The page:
2. Double-Click a WordArt style.
  3. Word opens the Edit WordArt dialog box.
  4. Type the text you want and it will replace the sample text.
  5. Choose a font, font size, and style.
  6. Click OK to close the WordArt Gallery and see your text.

An image of the MS Wordard Gallery.

Tables


In this section you will learn how to:

  • Create a table using either the menu or the table icon.
  • Add, Delete, and Insert columns and rows.
  • Select and change the size of columns and rows.
  • Add Borders and Shading.

Creating Tables Using the Menu

A table is a grid of rows and columns on the page, like a spreadsheet. The area where a row and column intersect is called a cell. The number and width of columns can vary from row to row. Cells are separated by gridlines, which are non-printing separators. To display the table gridlines, select Gridlines from the Table menu.

An image of the Insert Table dialog.Each cell can contain a paragraph, multiple paragraphs of text, or graphics. Microsoft Word wraps text within a cell in the same way that text is wrapped at the end of a line of normal text. Text within cells can be formatted, copied, cut, and pasted. You can add text, edit text, change its size, add borders, or add and delete columns and rows.

To create a table, select the Insert Table command from the Table menu. The Table Dialog box appears:

Enter the number of columns and rows you want to include in the table and click on the OK button.

A table with the number of columns and rows that you specified is inserted in your document and the cursor is positioned in the first cell of the table.

You can move from cell to cell using the <Tab> key, to move forward to the next cell and the <Shift Tab> keys to move back to the previous cell.

Creating a Table Using the Table Button in the Standard Toolbar The Table Button in the Standard toolbar.

The Table button on the Toolbar provides another way to create a table. To use the Table button, place the mouse on the Table button and press the mouse button. The Table button selection box pops down. Drag the mouse down to select the number of rows you want and to the right to select the number of columns. When you have selected the correct number of rows and columns, release the mouse button. A table with the number of cells you have specified is inserted in your document.

  • Open a new document by clicking on the New Document button on the Toolbar.
  • Press the <Enter> key twice to add some blank lines to your document.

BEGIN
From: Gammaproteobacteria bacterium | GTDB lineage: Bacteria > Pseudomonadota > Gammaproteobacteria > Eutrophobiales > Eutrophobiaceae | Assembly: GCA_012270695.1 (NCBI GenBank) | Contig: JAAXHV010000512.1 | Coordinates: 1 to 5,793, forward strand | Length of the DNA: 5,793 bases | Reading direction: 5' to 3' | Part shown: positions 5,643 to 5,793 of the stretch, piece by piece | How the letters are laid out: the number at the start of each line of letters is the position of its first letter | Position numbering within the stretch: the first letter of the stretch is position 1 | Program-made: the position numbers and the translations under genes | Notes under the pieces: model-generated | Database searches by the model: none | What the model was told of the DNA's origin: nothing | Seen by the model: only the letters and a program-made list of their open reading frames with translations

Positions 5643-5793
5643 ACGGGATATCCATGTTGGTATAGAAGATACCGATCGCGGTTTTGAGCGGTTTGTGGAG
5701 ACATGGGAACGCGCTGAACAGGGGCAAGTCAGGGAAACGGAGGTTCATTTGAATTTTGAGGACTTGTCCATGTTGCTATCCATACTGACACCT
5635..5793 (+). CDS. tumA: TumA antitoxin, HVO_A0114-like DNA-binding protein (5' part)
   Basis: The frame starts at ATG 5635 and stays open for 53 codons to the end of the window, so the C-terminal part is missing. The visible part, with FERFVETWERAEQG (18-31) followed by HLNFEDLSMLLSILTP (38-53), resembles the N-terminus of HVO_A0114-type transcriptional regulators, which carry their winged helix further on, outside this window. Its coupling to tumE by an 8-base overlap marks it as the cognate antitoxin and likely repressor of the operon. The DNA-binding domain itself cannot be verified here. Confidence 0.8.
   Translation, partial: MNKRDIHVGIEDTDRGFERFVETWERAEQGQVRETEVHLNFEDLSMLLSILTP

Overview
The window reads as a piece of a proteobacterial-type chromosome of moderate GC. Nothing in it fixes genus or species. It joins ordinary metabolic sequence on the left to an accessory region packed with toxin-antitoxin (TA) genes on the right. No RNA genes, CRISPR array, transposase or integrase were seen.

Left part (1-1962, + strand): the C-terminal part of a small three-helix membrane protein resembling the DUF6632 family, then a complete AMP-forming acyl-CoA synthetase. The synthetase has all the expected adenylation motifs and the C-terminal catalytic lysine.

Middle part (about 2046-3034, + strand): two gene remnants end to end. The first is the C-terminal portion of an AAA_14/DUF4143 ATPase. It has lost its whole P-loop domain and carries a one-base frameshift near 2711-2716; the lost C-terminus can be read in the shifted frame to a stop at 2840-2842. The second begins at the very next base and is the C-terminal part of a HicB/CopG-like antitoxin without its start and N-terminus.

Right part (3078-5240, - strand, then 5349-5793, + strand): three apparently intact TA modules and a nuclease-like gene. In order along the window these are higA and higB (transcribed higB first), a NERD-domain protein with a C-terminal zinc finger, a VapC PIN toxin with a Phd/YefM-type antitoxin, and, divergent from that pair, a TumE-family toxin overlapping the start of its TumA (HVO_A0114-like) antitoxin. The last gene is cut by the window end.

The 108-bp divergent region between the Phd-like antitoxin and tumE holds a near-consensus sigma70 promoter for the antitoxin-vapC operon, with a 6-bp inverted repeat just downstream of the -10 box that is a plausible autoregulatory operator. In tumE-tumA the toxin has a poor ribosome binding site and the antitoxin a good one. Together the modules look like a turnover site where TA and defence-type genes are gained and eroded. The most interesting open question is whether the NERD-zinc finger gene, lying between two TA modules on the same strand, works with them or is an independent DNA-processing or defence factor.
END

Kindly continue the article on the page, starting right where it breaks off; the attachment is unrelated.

• Use either method described above to create a new table.
  • Make the table contain 3 columns and 5 rows.
  • Type the text displayed in the example below. Use the <Tab> key to move to the next cell and <Shift + Tab> to move back to the previous cell.
State Capital Per Capita Income
Texas Austin 27,000.00
Pennsylvania Harrisburg 22,500.00
Vermont Montpelier 21,000.00
New York Albany 31,000.00

Selecting Tables

Cells in a table can be selected using the click-and-drag method or one of the following techniques:

To select a cell:

Click in the lower left corner of the cell. (The mouse pointer shape becomes a right pointing arrow.)

To select a row:

Single Click in the selection bar to the left of the row.

To select a column:

Place the mouse on the top border of the column and click. (The mouse pointer becomes a black down pointing arrow.)

To select the entire table:

On a Macintosh hold down the Option button and double-click in the table. On a Windows machine Press the <Alt> key and the number 5 key on the numeric keypad . (The NumLock must be turned off.)

To select more than one cell:

Drag the mouse across the desired cell selection.

Inserting Columns and Rows

To insert a row or column within a table, select the row or column after the position for the new row or column. Select Insert Row or Insert Column from the Table menu.

To insert a column to the right of the table, position the insertion point just outside the last column. Choose select column from the table menu, and then click the insert columns button on the standard toolbar.

  1. Select the first row in the "States" table.
  2. Select Insert Rows from the Table menu.
  3. Select the last row in the "States" table.
  4. Select Insert Rows from the Table menu.
  5. Select the first column in the "States" table.
  6. Select Insert Columns from the Table menu.
  7. Select the last two columns in the "States" table.
  8. Select Insert Columns from the Table menu.